I implore my students to consider their cover choices carefully, to think about the voice of their particular book. Color may be a consideration as some have many pictures showing the Carolina sky as the main feature. Sensing this might happen, my wife has selected a lovely deep blue cloth with billowing white clouds as one of the choices for the students. Others are attracted to a wonderful autumn brown with gold leaf print. A few like the fields of daisies, while the majority selects the main themed print, featuring blue mountains rising majestically against a backdrop of purple sky.
When I was young I would watch the fire in the fireplace. My eyes were paralyzed by the flames like a bug trapped in a spider’s web. The crackle of the flames sounded like red, white and blue fireworks blowing up. But . . . fires don’t last forever.
After the book covers are selected, we spend the next few science classes studying and discussing indigenous North Carolina leaf patterns. Then it’s outside to find the leaves so we can make leaf rubbings for the inside of our book jackets.
“Jamie, I see you have chosen all of the same type of leaf. You don’t want to vary your design?”
“Nope. I like the way the elm leaves have jagged edges. It’ll look cool!”
“That it will.”
Me and Zachary Parks would sometimes camp out in the grassy green grasses of my front yard. We would always talk about what we were going to do when the bright sun rose. We weren’t scared because you could hear my dog barking and the birds chirping. Also because we had each other.
The students go back in to trade, cut, symmetrically fold, and arrange their leaves on their pages. Hidden math, I am thinking, spatial relationships. Then they must rub, rub, and rub more to create the desired, multi-layered effect. Beautiful! Carolyn is carefully gluing down her front and back page onto the inside front and back of her cardboard book cover.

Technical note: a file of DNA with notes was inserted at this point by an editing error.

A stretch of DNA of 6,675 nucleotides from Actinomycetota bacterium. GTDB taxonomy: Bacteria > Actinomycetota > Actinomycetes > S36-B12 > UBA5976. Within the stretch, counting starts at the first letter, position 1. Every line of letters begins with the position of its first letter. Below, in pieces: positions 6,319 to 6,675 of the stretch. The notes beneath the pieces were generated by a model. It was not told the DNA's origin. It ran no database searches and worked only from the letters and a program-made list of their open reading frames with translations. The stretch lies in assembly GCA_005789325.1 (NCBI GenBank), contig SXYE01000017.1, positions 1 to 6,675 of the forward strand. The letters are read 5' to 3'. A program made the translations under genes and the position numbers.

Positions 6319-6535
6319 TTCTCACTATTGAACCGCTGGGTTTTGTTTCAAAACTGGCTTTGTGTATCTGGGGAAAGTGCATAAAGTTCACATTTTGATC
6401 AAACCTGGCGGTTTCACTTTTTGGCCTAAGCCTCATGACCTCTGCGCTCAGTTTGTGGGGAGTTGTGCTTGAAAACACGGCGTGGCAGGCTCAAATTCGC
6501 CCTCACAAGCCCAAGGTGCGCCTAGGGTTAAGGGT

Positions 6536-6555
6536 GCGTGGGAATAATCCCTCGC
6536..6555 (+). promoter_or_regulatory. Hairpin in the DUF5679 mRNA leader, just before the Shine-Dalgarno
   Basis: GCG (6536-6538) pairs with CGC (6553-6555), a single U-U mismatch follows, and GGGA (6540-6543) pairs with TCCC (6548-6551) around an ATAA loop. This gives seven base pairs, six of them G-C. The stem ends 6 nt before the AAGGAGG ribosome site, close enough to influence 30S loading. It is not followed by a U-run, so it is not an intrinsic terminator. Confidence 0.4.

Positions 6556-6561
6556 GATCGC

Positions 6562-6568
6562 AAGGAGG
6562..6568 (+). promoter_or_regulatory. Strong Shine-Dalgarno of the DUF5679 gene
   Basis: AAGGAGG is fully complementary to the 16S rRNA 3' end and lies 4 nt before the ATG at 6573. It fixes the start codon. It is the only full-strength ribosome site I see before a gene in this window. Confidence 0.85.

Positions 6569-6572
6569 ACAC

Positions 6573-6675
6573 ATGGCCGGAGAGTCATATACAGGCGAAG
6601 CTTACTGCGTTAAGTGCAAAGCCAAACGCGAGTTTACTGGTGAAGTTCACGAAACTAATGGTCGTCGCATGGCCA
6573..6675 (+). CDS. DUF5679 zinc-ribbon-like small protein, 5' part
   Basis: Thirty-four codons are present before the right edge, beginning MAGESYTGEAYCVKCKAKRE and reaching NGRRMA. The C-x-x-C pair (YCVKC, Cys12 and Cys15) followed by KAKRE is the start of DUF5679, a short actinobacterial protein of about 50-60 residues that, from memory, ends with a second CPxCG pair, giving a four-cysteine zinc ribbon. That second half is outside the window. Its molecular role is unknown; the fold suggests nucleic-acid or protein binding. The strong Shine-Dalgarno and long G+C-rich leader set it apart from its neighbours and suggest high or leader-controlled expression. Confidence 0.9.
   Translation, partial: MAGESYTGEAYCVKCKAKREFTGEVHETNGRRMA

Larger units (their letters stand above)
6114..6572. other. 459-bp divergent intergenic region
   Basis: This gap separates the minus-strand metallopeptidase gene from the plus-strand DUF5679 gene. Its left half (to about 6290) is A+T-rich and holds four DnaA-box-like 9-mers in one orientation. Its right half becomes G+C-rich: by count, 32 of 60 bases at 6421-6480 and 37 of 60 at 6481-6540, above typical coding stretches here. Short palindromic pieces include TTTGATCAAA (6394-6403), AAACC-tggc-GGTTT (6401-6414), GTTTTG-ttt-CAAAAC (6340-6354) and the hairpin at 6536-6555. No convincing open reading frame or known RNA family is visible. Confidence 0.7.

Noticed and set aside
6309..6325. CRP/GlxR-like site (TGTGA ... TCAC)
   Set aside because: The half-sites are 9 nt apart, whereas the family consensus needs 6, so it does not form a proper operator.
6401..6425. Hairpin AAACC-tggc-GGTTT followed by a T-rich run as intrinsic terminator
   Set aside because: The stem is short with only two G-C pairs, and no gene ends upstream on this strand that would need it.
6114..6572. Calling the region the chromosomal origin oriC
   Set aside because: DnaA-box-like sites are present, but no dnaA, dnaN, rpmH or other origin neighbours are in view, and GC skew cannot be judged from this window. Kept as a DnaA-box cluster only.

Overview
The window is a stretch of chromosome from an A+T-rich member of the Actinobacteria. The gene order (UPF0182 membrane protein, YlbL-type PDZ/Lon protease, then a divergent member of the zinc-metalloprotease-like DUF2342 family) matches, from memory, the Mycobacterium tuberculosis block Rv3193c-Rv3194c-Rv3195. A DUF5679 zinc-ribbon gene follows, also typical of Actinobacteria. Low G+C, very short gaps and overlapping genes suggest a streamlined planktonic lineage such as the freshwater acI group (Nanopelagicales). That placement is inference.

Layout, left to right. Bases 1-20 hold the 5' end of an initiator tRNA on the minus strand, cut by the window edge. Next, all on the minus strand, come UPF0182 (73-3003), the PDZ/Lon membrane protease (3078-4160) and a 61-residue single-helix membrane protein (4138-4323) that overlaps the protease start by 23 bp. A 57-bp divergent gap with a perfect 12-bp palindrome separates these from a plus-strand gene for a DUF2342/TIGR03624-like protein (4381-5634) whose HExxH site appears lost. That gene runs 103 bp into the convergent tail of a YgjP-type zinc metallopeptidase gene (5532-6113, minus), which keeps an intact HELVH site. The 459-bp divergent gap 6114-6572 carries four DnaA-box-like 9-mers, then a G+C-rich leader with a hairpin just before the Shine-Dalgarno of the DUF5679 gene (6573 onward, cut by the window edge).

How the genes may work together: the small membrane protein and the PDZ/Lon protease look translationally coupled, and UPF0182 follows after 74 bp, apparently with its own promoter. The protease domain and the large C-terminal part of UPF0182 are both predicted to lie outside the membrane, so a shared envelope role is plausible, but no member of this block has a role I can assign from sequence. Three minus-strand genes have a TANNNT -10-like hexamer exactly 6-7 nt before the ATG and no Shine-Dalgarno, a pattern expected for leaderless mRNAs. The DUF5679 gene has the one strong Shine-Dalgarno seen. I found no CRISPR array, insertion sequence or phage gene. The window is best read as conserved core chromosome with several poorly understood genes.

The next day, volunteer parents sit with small groups of children to help them stretch and fit the cloth covers they have chosen and glue them down over the edges of the leaf rubbings. After making copies of the students’ favorite illustrations from their books (to be used for the next part of the project) I bring the inside pages and covers home, where Jodi will stitch them together.
My mom took me to the movies. We were watching it when someone behind me started throwing popcorn at me. I stood up to see who sat behind me. It was a little boy. My mom said he liked me. “Do you want to know how I know that? He told me he did!” Oh no!
A few days later: “Who wants to see their finished books? Here’s the deal, whoever gets their work finished by lunchtime will have first look-sees!” Such a productive morning!
Next comes the selection of their favorite illustrations to be featured on the class quilt. The students enjoy the process of selecting these illustrations, a few chosen for subject matter, while others choose the one they believe is their best work. It doesn’t matter to me. I just enjoy watching them go through the all-important selection process. Making a thoughtful decision, judging what one deems best to be put on display is an important process for children. It makes them think about value.
Once the selections have been made, they must make yet another decision. How are these twenty-two pages going to be arranged on the eight-by-three foot paper quilt? Will the determining factor be color, type of scene, or selfishly, I want mine on top? It’s a dilemma for sure, but a necessary step in this cooperative exercise. Twenty-one kids walking around a huge rectangle, hashing out a problem. There is so much for a teacher to observe: Kristin and Theo are being bossy. Justin couldn’t give a rip. Mary Kate is offering some excellent ideas, but no one is listening because everyone is talking at once.
“You know, boys and girls, this quilt is going up in the main hall alongside the others from my last three classes. Everyone who walks down that hall will be seeing this quilt…and comparing it to the other three. You have created some excellent pictures. They really tell a story about who you are. Think about this quilt as just that: your story in pictures. Now, how do you want people to read it?”